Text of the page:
Bryce Harper won it, but this isn’t a blog about the Washington Nationals. This is a blog for the Milwaukee Brewers so I want to discuss where the top rookies on the Milwaukee Brewers finished in the voting.

First of all, as I expected, Mike Fiers did not receive any consideration for the award. Look, there are only three slots on each ballot and while Fiers had a phenomenal first part to his year (and a solid campaign overall), there were more than three rookies better than he was in 2012 in my opinion.

Obviously the BBWAA members in NL chapters agreed with that assessment.

The assessment that we disagree on is Norichika Aoki.

Aoki came to MLB without much fanfare, significantly less than one might think given his accolades in NPB in Japan. All he did after being put into the daily lineup was produce, leading to several hitting streaks of at least 10 games. His defense was just fine in right field too.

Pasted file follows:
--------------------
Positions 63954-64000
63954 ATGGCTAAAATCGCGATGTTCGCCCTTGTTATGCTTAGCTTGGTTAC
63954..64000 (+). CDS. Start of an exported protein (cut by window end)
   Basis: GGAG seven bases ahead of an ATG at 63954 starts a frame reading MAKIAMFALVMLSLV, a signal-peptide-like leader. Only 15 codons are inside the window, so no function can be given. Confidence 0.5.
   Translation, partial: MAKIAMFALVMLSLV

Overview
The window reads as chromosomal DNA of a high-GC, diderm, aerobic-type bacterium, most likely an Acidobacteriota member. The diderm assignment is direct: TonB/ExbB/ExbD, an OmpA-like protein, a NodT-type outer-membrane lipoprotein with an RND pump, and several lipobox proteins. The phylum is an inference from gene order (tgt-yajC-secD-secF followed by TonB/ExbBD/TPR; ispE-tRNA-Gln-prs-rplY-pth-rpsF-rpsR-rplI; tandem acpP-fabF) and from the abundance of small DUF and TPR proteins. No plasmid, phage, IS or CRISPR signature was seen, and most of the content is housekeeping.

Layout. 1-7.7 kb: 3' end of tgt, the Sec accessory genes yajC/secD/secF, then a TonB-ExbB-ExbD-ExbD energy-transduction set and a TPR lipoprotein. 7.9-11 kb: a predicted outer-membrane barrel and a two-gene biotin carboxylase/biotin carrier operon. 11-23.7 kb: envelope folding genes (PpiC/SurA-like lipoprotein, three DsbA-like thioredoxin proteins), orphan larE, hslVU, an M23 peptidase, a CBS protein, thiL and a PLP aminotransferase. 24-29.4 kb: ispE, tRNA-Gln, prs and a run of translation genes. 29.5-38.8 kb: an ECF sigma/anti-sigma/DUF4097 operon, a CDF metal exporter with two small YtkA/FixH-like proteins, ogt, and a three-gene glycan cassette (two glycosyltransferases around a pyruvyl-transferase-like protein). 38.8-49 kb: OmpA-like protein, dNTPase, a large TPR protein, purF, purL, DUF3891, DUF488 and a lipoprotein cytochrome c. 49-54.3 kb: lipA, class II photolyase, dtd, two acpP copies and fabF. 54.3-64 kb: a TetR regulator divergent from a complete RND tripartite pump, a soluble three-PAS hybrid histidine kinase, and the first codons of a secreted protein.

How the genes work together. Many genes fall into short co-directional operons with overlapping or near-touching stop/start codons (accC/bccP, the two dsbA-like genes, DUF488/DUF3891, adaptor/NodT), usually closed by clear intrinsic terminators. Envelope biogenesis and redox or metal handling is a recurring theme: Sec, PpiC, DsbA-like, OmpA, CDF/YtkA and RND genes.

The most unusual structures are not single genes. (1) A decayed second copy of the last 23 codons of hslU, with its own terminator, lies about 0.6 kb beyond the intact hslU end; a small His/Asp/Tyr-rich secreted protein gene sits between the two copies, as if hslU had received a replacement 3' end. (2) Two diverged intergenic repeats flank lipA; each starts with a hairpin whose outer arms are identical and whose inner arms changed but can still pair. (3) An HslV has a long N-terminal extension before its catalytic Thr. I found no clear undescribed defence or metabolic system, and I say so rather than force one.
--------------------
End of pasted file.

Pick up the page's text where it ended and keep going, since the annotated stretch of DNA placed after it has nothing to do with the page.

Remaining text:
His final numbers, mostly out of the lead off spot, were:

151 G, .288/.355/.433, 588 PA, 520 AB, 81 R, 150 H, 37 2B, 4 3B, 10 HR, 50 RBI, 30 SB, 43 BB, 55 K, 110 OPS+

Ultimately, Aoki finished in fifth place receiving two second-place votes and five third-place votes for a total of 11 points in the scoring system. In all, eight different players received votes for the award. Harper was first with 112 points, Wade Miley finished second with 105 points, Todd Frazier was third with 45 points, and Wilin Rosario of the Rockies finished with 12 points because of (in part) one first-place vote he somehow received.

Regardless of his final position, Aoki becomes just the 20th Milwaukee Brewers player in history to garner votes for Rookie of the Year and that is to be commended and applauded on its own merit.

Congratulations Nori!

For the record, Dennis Semrau of the Wisconsin State Journal (MIL Chapter) and Paul White of USA Today (WAS Chapter) gave Aoki his second-place votes. The third-place votes were cast for Aoki by Ken Davidoff of the New York Post (NY Chapter), Keith Law of ESPN.com (AZ Chapter), Zachary Levine of the Houston Chronicle (HOU Chapter), Hideki Okuda of the Sports Nippon Newspaper (LA Chapter), and El Nuevo Herald’s Luis E. Rangel.